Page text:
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Demonwarp (1988)

Part 3 of 3 of Bonkers Ass Bigfoot Week

So…for the five people who even noticed, my apologies for being late. I can actually sense the tension. After all, what’s the point of arbitrarily announcing a Bigfoot Week if you post your last Bigfoot article a week late? It’s just a Bigfoot movie review during a regular week—what in the absolute fuck? If only my work and personal life revolved around my self-imposed deadlines to weed through the most insane and trashy Bigfoot films ever made.

But I’m here now, and I’ve brought Demonwarp. Can bygones be bygones?

If I have one regret—and I do only have one regret after watching Demonwarp—is that I didn’t see this when I was twelve. This film was made squarely for the twelve-year-old brain. In fact, you’d have to present me with some kind of hard evidence it wasn’t made by actual twelve-year-olds. If you had asked me what I wanted in a movie at that age, I would have said zombies, aliens, Bigfoot, and boobs. And that’s the very essence of Demonwarp.

John Carl Buechler, who was decidedly not twelve, wrote the original draft of the screenplay with the intention that he would direct it. Buechler was a special effects guru coming off hot from Troll, Cellar Dweller, and From Beyond, and someone Roger Corman had just labeled “the best in the biz.” Apparently, he carried some cachet, as he had Jack Palance attached to Demonwarp, until ultimately, Buechler left to direct Friday the 13th Part VII, and Palance bailed.

Director Emmet Alston picked up the reigns, and Vidmark (the early iteration of Trimark) had the script reworked to be made on the cheap. They convinced Academy Award winner George Kennedy to come aboard with the stipulation that his daughter, Shannon be given a role. Which in hindsight, has got to be one of the worst deals ever. She’s only in the movie for about two minutes before Bigfoot rips her head off. I would say that’s a spoiler, but I can guarantee you won’t even know which character she is. Therefore, I’m guessing this wasn’t the star-turning vehicle it was meant to be.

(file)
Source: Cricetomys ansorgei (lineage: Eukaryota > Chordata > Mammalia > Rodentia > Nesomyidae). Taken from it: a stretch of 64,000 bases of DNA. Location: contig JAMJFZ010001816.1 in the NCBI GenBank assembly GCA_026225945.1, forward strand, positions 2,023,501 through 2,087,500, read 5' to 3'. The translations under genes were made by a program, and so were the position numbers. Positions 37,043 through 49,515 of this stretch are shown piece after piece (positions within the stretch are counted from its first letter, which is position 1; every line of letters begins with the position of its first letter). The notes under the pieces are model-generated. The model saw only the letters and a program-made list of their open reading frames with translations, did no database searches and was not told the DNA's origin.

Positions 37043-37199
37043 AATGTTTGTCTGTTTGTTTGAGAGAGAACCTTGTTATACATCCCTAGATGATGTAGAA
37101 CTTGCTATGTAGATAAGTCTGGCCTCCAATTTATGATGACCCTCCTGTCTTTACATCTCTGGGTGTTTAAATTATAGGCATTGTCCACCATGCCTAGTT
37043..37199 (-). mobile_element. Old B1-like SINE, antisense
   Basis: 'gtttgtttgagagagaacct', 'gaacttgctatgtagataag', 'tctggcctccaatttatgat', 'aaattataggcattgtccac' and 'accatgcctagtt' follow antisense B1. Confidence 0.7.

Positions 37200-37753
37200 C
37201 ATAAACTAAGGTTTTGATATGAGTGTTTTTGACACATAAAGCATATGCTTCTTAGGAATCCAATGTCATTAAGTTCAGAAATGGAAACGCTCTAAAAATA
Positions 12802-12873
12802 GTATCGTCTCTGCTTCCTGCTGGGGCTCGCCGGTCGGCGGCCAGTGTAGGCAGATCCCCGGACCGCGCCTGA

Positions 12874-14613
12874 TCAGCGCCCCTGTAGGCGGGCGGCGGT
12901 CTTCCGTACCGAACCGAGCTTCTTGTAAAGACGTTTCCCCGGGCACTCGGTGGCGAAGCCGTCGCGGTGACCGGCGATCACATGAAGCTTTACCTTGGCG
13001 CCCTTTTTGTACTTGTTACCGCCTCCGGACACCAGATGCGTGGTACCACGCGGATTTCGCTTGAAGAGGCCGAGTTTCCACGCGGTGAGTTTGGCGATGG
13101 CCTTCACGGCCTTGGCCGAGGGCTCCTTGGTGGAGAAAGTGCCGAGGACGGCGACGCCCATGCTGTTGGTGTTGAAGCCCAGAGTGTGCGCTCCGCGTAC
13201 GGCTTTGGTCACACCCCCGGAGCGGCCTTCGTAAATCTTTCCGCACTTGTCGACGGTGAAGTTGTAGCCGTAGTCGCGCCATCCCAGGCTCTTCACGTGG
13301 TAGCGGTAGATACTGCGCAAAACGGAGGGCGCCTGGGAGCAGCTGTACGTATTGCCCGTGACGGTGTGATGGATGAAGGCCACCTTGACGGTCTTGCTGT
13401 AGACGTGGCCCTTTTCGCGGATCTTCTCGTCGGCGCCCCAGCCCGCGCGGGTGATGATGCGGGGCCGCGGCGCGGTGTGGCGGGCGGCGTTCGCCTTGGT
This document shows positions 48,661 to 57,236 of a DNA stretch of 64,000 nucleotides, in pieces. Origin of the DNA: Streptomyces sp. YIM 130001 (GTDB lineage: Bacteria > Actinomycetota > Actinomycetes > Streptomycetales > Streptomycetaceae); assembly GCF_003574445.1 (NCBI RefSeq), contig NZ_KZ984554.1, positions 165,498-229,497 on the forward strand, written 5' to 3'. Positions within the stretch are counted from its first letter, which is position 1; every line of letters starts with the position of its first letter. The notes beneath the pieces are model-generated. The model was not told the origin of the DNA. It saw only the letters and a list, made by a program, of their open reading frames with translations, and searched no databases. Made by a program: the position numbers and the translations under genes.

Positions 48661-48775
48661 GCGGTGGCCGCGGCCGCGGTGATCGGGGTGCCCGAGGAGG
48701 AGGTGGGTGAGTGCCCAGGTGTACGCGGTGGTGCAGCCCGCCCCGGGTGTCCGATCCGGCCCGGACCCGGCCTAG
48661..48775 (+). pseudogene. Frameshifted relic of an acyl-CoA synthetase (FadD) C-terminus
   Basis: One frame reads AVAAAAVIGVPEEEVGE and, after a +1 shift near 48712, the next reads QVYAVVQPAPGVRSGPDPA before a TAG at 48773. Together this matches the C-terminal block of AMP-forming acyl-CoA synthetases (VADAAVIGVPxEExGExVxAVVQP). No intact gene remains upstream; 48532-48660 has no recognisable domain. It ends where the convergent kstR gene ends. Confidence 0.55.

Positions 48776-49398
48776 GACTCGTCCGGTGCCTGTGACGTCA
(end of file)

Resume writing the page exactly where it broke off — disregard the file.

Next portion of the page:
The movie opens with a UFO crashing through the earth’s atmosphere from space, and for the life of me, I can’t tell if the shot is ripping off The Thing or Predator. A wandering priest in the 19th century, walking by himself and reciting Bible passages that I don’t think are even real, witnesses the crash. End of cold open. We cut to Bill Crafton (Kennedy), who is attempting to reconnect with his daughter (who is, curiously, not played by Kennedy’s actual daughter) in an isolated cabin. Their game of Trivial Pursuit is interrupted when Bigfoot breaks down the door, knocks Crafton out, and kidnaps his daughter. End of that cold open.

Now, we’re with Jack Bergman (David Michael O’Niell) and a group of friends driving to the same cabin for a weekend of fun…or so it seems. What the group is about to learn is that Jack has tricked them, and they’re really there to hunt the Bigfoot that kidnapped his uncle. George Kennedy is also around, camping in the woods, hunting the same Bigfoot and trying to find his daughter.

Demonwarp is a difficult film to give justice to, in terms of describing the sheer bonkers assness, because half of that would entail spoilers. Suffice to say, the origin of the Bigfoot creature involves aliens and zombies and stolen radio parts. Oh, you’re going to be scratching your head when Bigfoot bursts through the door of the cabin, mauls someone to death, and runs away with a ham radio.

I thought of Ed Wood a lot while watching Demonwarp. Not so much in regard to its dopey amateurishness, but in its pure ambition of scope—coupled with the complete lack of talent to pull it off. There is a certain amount of pleasure in watching someone shoot for the moon, despite their shortcomings in just about every aspect of filmmaking. That’s kind of what I meant by it being a twelve-year-old movie: the possession of a high level of imagination in a vacuum devoid of logic, practicality, and cynicism.

Unfortunately, the lagging middle section and gratingly unlikeable hero really hamper the proceedings a bit. The film suffers mightily by choosing to kill off all the likable characters so early. George Kennedy, though, does add an extra layer of charm, but he was only on set for a day, so he’s not in the movie too much. (I would venture to guess that’s why all the attack scenes he’s involved in take place during the daytime.) And the makeup effects are pretty rad. Out of the three Bigfoot movies I watched this week (Shriek of the Mutilated and Night of the Demon), this had by far my favorite creature design. The zombies are also done pretty well.

Night of the Demon was my favorite movie of the week, and when Demonwarp has a pissed off Bigfoot running around slashing and gashing like that film, it’s at its best. However, it just doesn’t have that extra ooomf to kick it into high gear. I’ll remember Night of the Demon ten years from now. Demonwarp not so much. It’s simply a matter of like versus love. I definitely like it and wish it well, but I think we should just be friends.

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